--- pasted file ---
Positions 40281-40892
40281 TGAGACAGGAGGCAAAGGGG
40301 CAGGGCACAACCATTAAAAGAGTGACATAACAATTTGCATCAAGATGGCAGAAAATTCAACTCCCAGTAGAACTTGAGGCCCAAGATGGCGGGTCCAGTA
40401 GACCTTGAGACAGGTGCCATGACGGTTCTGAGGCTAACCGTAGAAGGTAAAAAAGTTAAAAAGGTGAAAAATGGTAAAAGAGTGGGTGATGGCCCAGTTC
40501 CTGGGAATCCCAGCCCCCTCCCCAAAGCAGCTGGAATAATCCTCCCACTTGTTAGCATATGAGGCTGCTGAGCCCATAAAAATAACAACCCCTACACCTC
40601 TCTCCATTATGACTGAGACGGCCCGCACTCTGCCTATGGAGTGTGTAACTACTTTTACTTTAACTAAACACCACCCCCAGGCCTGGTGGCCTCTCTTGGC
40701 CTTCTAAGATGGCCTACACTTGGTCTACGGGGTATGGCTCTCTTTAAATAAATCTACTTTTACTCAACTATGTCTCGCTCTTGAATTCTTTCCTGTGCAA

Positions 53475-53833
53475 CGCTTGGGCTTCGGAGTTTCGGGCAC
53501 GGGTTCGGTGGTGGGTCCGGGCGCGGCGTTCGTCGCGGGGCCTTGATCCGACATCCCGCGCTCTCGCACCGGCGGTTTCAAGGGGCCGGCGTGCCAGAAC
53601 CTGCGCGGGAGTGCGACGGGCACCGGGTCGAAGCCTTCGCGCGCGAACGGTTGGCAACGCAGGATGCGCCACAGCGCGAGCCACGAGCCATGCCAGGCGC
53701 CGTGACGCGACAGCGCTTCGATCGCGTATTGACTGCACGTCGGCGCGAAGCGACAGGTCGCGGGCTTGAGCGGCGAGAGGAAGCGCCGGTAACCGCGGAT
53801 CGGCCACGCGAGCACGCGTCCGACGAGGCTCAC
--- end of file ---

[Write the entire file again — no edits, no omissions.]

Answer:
Positions 40281-40892
40281 TGAGACAGGAGGCAAAGGGG
40301 CAGGGCACAACCATTAAAAGAGTGACATAACAATTTGCATCAAGATGGCAGAAAATTCAACTCCCAGTAGAACTTGAGGCCCAAGATGGCGGGTCCAGTA
40401 GACCTTGAGACAGGTGCCATGACGGTTCTGAGGCTAACCGTAGAAGGTAAAAAAGTTAAAAAGGTGAAAAATGGTAAAAGAGTGGGTGATGGCCCAGTTC
40501 CTGGGAATCCCAGCCCCCTCCCCAAAGCAGCTGGAATAATCCTCCCACTTGTTAGCATATGAGGCTGCTGAGCCCATAAAAATAACAACCCCTACACCTC
40601 TCTCCATTATGACTGAGACGGCCCGCACTCTGCCTATGGAGTGTGTAACTACTTTTACTTTAACTAAACACCACCCCCAGGCCTGGTGGCCTCTCTTGGC
40701 CTTCTAAGATGGCCTACACTTGGTCTACGGGGTATGGCTCTCTTTAAATAAATCTACTTTTACTCAACTATGTCTCGCTCTTGAATTCTTTCCTGTGCAA

Positions 53475-53833
53475 CGCTTGGGCTTCGGAGTTTCGGGCAC
53501 GGGTTCGGTGGTGGGTCCGGGCGCGGCGTTCGTCGCGGGGCCTTGATCCGACATCCCGCGCTCTCGCACCGGCGGTTTCAAGGGGCCGGCGTGCCAGAAC
53601 CTGCGCGGGAGTGCGACGGGCACCGGGTCGAAGCCTTCGCGCGCGAACGGTTGGCAACGCAGGATGCGCCACAGCGCGAGCCACGAGCCATGCCAGGCGC
53701 CGTGACGCGACAGCGCTTCGATCGCGTATTGACTGCACGTCGGCGCGAAGCGACAGGTCGCGGGCTTGAGCGGCGAGAGGAAGCGCCGGTAACCGCGGAT
53801 CGGCCACGCGAGCACGCGTCCGACGAGGCTCAC